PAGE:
Digest: Maryland set to take over management of Purple Line construction

News Wire Digest for Aug. 10: North Carolina resumes one 'Piedmont' round trip; MBTA names new safety officer
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Monday morning rail news:

Maryland set to take over Purple Line construction

The state of Maryland will take over management of the troubled Purple Line light rail construction project if the current public-private partnership is dissolved, state transit officials said last week in a letter to subcontractors. The consortium that has been managing the project said in June it would quit the project over ongoing disputes on cost overruns [see “Builders file plan to dissolve partnership …,” News Wire Digest, June 24, 2020], and the Washington Post reports it has begun preparing to shut down work on the project. A letter to the 171 subcontractors said the state would “exercise its step-in rights” to manage the project while the state “pursues its rights and remedies” in the ongoing dispute over what the consortium says are $755 million in overruns stemming from 2½ years of delays, many reflecting lawsuits attempting to stop the project or redesign work. The Maryland Transit Administration and the Purple Line Transit Contractors face an Aug. 22 deadline to reach an agreement.

One 'Piedmont' round trip resumes today
As of today, the North Carolina Department of Transportation is restoring one daily round trip of its Piedmont service between Raleigh and Charlotte. Resuming operation will be train No. 73, which leaves Raleigh at 6:30 a.m. and arrives in Charlotte at 9:40 a.m., and train No. 76, which leaves Charlotte at 3:15 p.m. and arrives in Raleigh at 6:26 p.m. The Piedmont service offered three daily roundtrips before being suspended because of the COVID-19 pandemic. The route is also served by Amtrak’s New York-Charlotte Carolinian.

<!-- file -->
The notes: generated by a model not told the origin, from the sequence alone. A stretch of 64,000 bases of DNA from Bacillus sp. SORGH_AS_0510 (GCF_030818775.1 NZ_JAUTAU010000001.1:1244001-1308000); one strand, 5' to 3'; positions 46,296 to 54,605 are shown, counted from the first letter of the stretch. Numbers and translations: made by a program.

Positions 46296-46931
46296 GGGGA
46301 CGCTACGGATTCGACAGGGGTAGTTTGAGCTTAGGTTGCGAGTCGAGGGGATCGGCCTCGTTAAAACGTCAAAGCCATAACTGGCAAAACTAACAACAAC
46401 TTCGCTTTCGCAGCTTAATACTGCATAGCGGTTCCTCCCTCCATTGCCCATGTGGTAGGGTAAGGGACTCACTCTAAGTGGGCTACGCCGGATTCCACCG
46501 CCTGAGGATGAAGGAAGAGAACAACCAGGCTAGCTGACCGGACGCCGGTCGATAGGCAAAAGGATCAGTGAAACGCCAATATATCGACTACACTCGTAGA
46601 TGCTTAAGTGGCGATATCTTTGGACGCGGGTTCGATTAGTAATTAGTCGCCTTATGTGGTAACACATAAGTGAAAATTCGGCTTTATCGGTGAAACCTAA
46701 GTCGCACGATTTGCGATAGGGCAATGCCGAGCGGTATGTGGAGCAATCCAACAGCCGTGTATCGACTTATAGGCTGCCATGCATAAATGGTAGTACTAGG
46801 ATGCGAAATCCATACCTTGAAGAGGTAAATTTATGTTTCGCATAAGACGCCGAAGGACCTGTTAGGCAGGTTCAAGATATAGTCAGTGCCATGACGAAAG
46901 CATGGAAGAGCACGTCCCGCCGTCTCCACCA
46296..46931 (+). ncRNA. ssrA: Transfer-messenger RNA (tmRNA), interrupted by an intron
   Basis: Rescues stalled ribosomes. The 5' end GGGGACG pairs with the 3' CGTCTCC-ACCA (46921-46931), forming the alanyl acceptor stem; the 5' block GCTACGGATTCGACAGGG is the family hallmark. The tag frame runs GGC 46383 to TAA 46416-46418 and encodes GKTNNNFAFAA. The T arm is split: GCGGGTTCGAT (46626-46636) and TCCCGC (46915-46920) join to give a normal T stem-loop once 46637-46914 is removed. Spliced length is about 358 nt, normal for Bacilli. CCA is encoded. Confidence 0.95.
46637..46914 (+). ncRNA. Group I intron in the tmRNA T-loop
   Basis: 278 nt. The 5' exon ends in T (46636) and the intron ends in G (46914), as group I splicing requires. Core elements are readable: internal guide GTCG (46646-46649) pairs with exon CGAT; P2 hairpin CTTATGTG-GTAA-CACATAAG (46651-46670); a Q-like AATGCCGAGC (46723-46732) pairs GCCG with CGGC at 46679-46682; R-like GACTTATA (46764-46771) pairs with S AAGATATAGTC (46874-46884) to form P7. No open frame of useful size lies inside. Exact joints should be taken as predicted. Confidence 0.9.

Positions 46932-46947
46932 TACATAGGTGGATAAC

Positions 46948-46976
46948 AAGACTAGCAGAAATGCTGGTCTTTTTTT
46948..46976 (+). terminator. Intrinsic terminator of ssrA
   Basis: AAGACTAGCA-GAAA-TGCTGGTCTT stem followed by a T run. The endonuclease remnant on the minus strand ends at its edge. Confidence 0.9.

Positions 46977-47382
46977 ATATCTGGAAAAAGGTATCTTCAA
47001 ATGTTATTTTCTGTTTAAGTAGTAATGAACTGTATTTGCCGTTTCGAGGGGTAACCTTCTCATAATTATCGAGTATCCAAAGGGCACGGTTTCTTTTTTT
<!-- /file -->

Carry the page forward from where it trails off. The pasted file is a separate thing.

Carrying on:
Long-time CTA staffer named as new MBTA safety officer
The Massachusetts Bay Transportation Authority has named Ronald L. Ester Jr. as chief safety officer. He comes to the MBTA from the Chicago Transit Authority, where he spent 28 years in positions including chief safety and security officer, vice president-rail operations and capital projects oversight, and vice president-rail operations/communication-power control.MBTA General Manager Steve Poftak said in a press release, “Ron has walked in the shoes of both the Chief Safety Officer and transit operations. This unique blend of experience will serve the MBTA well and help us deliver a best-in-class safety program.” Ester joins an agency with significant safety issues, according to a highly critical report issued last year in the wake of several operating incidents [see “Panel’s report says ‘safety is not a priority’ at MBTA,” Trains News Wire, Dec. 10, 2019]. Joseph Aiello, chairman of the Fiscal and Management Control Board, which oversees the MBTA, said, “Ron will bring to the T his knowledge of transit safety and accountability, and will work diligently to address the issues identified in last year’s Safety Panel Report.”


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